Brand new designs just went up on etsy. Soon I will also post some photos of some custom orders I worked on recently. They took up a lot of time, which is why I haven’t posted in a while.

Check out more of my designs on my website at

Made In Magazine ran a feature about me and my work. If you want a glimpse into my life and work, this is the place. I definitely overshared a bit.

It’s a very flattering review and it really made me smile when I read it.

There has been a lot of interest in my work even though I primarily make ketubahs and Judaica so I decided to start making affordable papercuts that have would appeal to everyone. This is the first ACEO I put for sale in my Etsy shop at:

It is a limited edition papercut. I will only make 25 of this design - each one signed and numbered. Once the 25th is sold, that’s it, the design is retired for good. 

Some of you are already familiar with ACEOs. For those who aren’t, an ACEO is a collectible work of art that must conform to set dimensions of 3.5”x2.5”, which is trading card sized. With papercutting this poses a particularly interesting design challenge because the space is very small and most of the paper is cut away, leaving a tiny framework behind. I really enjoyed working with this constraint.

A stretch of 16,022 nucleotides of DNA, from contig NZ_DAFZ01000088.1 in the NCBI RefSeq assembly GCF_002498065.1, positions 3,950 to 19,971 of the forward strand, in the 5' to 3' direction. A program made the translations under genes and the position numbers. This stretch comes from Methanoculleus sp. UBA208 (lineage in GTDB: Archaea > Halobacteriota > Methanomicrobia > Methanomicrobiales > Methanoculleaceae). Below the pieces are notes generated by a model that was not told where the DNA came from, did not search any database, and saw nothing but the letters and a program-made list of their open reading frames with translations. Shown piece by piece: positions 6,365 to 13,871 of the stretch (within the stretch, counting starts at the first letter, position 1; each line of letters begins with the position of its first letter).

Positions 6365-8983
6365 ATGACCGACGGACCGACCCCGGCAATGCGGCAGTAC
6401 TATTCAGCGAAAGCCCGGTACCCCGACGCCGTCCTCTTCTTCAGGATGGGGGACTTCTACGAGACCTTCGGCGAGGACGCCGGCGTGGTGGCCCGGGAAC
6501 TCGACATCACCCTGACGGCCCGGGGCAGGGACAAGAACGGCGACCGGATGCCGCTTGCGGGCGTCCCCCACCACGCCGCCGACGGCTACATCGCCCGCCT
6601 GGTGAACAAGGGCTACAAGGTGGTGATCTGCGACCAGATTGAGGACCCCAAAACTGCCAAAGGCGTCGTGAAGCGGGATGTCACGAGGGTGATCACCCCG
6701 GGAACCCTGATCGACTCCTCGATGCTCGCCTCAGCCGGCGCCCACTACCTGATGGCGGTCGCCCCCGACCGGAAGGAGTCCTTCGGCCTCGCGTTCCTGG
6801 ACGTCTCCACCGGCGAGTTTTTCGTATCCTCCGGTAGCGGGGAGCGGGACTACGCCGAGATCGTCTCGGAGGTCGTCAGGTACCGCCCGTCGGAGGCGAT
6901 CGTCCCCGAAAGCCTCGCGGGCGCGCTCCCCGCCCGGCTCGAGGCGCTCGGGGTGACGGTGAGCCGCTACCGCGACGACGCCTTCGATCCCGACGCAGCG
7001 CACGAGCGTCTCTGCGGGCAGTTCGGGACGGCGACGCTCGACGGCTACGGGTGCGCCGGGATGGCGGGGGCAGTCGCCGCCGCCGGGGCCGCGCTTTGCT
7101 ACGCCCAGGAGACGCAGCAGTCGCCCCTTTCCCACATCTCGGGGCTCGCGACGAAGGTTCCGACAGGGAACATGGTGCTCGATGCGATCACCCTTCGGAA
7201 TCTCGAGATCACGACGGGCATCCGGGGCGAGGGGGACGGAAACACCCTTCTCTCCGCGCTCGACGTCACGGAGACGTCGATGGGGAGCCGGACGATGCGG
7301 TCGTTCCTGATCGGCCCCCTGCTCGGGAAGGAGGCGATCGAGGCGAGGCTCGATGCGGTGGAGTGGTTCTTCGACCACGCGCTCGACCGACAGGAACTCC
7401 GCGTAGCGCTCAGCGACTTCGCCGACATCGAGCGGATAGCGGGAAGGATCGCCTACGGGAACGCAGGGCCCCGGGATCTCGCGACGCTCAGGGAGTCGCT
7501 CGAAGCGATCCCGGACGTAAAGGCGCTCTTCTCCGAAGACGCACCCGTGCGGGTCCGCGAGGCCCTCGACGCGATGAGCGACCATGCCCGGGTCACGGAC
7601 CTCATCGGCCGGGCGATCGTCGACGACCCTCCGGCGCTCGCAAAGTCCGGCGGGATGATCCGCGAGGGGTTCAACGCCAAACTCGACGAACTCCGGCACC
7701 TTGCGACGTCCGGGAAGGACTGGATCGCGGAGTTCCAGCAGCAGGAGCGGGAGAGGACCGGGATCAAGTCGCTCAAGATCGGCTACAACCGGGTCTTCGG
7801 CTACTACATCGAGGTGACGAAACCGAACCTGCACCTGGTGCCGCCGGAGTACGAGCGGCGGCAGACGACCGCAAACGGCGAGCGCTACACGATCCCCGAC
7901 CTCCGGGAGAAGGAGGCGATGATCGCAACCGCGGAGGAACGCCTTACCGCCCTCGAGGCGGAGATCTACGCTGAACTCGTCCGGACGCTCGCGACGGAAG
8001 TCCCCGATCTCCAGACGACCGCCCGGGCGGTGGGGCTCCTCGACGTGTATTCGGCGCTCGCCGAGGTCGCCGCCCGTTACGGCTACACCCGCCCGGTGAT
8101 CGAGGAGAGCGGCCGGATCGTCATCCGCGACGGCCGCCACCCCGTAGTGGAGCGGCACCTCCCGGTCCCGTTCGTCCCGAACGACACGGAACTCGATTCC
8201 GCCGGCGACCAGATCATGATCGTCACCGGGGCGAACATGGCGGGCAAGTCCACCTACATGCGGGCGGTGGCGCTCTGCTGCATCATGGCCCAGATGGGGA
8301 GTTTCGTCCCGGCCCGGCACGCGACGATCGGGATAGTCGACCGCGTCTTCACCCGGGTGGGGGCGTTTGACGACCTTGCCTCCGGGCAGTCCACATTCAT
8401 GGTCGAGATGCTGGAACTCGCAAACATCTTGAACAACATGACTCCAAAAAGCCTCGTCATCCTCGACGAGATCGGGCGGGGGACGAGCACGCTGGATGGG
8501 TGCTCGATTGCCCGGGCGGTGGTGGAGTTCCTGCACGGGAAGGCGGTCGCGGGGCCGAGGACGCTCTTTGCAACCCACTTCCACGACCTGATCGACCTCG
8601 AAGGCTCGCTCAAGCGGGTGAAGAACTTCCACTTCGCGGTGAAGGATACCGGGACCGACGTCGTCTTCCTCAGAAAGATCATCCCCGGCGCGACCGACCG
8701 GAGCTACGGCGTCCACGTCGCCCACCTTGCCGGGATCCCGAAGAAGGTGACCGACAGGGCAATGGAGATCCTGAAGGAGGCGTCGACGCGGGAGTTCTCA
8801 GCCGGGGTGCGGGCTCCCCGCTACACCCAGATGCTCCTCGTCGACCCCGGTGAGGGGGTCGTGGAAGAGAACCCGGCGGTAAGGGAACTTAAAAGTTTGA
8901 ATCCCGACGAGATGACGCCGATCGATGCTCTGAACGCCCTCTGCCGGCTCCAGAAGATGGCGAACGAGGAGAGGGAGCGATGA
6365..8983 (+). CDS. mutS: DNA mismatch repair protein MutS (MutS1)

I will post more designs as they become available, and you can also check my website at to see my other projects.


Brand new papercut ketubah design up. This one features feathers. 
Why feathers? They are a symbol of faithfulness and virtue. They are one of the most obvious objects to include in a wedding. You can see more photos on my etsy page at:
Or on my website at

I modified a design I did a while ago. This one was 18”x24”. Pretty large and it looked really impressive at that size. The original version had mountains in the background. I also had to redraw the tree completely to invert the negative space (it’s a huge improvement). A simple backdrop change turned the entire thing into something altogether different. It’s like alchemy. It now looks like a scene from Central Park. It’s an idealized view, though. I don’t recall there actually being a line of sight to the Empire State Building from anywhere in Central Park. For the most part the view is blocked by trees and other buildings because of the low vantage point. But then, that’s the point of making artwork - to bring an ideal to life.

In case you missed it, I have a new website at Please share the link!